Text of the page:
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Location: Great Abington, Cambridge

Number of placements: 4

Period of placements: Placements typically last 10-12 weeks between early July and September.

Accommodation arrangements: TWI does not arrange accommodation. The company is located in South Cambridgeshire and accessible via an organised bus service from the centre of Cambridge of about eight miles to its Granta Park site. Students are usually able to arrange their own accommodation (e.g., in College).

Profile of firm:

Established in Cambridge in 1946, TWI is one of Europe’s largest independent contract research and technology organisations. Alongside its professional institution, The Welding Institute, it delivers advances in materials engineering and joining technologies – critical to engineering design and industry practice.

The organisation is responsible for establishing world Standards and Codes of Practice, developing new processes and applying expertise to discover why welded joints and engineering structures fail.  

With five UK laboratories and eight worldwide, TWI is a member based organisation, which also drives an international training and examinations network taking knowhow to regions seeking growth through skills development. In 2015, TWI will open The National Structural Integrity Research Centre - a postgraduate education centre for structural integrity research.

TWI welcomes applications from students who are on track to achieve a minimum 2.1 degree in a relevant engineering or science discipline and can demonstrate excellent verbal and written communication skills, self-management, team working and customer focus.

Project areas:

TWI works closely with the oil and gas, power, aerospace, automotive, ship and rail sectors. Example projects from previous years include:

Friction stir spot welding of aluminium alloys
Project: Process capability of refill friction stir spot welding for joining aluminium alloys

A project is underway to assess the capability of refill friction stir spot welding (FSSW) for joining 6xxx and 7xxx aluminium alloys. The successful candidate will use a combination of metallography and mechanical test results to compare welds made on different commercial systems. Key variables for differentiation of refill FSSW may include cycle and welding times, material flow, thermal damage and mechanical properties, frictional dissipation energy and economic benefits.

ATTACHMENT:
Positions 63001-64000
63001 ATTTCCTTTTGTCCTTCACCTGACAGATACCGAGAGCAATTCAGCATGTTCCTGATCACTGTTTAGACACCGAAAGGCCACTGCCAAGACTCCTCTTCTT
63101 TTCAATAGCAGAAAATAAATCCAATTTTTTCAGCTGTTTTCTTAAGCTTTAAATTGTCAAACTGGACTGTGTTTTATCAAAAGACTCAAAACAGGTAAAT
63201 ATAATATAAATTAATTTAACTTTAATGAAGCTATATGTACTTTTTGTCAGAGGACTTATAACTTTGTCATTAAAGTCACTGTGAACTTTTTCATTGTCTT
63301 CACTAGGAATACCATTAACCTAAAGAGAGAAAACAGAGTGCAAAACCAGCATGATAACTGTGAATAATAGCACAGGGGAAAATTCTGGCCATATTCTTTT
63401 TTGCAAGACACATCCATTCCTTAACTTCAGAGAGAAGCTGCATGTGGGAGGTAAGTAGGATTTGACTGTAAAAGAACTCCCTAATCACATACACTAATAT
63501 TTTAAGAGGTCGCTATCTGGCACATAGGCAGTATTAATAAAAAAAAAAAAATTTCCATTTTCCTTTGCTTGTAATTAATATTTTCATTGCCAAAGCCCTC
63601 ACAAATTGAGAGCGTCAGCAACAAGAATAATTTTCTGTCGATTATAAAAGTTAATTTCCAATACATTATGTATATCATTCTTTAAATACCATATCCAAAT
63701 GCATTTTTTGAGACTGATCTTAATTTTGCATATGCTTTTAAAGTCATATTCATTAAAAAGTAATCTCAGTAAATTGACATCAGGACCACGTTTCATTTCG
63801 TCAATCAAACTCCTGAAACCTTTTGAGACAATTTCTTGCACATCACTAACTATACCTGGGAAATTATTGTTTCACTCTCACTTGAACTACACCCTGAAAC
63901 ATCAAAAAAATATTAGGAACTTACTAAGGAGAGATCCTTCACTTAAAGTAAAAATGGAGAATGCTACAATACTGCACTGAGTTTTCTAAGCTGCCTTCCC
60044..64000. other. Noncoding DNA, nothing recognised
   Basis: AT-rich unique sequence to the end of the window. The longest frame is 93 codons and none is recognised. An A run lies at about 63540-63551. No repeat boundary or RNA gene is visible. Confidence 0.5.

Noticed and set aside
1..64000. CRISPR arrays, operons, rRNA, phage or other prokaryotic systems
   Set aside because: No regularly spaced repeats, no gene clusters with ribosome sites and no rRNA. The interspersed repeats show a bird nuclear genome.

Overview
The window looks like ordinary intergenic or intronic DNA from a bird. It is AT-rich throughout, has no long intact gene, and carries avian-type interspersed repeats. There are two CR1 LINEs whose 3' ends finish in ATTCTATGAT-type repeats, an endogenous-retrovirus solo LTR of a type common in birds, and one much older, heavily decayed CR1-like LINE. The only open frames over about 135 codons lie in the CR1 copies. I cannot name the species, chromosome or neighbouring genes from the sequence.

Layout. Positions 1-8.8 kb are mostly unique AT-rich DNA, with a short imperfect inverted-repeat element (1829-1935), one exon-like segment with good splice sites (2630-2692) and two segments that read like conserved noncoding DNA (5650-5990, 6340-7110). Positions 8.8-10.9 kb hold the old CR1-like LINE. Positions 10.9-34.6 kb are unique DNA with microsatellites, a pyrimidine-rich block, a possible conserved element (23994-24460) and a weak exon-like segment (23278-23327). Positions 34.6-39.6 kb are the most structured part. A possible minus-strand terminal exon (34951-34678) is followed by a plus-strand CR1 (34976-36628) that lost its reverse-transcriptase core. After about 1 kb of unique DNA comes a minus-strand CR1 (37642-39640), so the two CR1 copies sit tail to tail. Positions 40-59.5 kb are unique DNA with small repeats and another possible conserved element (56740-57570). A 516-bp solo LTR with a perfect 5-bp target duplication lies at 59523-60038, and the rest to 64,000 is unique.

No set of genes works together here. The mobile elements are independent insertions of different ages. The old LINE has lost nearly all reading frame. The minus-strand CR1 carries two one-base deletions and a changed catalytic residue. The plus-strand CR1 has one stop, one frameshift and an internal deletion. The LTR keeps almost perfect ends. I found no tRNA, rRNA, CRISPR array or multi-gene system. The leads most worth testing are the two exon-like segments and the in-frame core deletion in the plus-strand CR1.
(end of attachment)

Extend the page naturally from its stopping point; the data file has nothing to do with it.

Non-destructive testing
Project one : X-ray tomography imaging of additive manufactured components

TWI is working as part of a consortium to develop a generic quality control method to improve a wide range of advanced net shape manufacturing processes, namely powder metallurgy (PM), metal  injection moulding (MIM), powder injection moulding (PIM) and hot isostatic pressing (HIP). As part of this project the student will produce tomographic images of a range of typical flaws and investigate their performance under stress. Required background: Physics or materials science.

Project two: Stereoscopic reconstruction of weld profile

TWI is working as part of a consortium on the development of a laser guided scanning robot for ship hulls. We have identified the possibility of replacing the laser guidance with depth perception stereo cameras. As part of this project the student will generate code to reconstruct the profile of a weld. Input will come from a COTS stereo camera and the code should run on and nVidia Jetson TX1. Required background: electrical or information engineering.

Numerical Modelling of Friction Stir Welding
Project: Coupled Eulerian Lagrangian (CEL) Modelling of Dissimilar Metal FSW

TWI has a long history of involvement in the modelling of welding and joining processes, in particular that of friction stir welding (FSW). Previous modelling approaches have focused on analytic equations of heat fluxes and computational fluid dynamics. Process simulations enable engineers to obtain accurate predictions of residual stresses and distortions, which can help optimise process parameters. Recently, Coupled Eulerian Lagrangian (CEL) modelling has been identified as a technique that can accurately capture the high temperature plastic flow of materials during the FSW process. The successful candidate will build on existing TWI capabilities to implement a model of friction stir welding of dissimilar metals that can account for tool geometry and accurate high temperature/high deformation physics. Model predictions will be validated against existing experimental data.

Further project opportunities may be defined.

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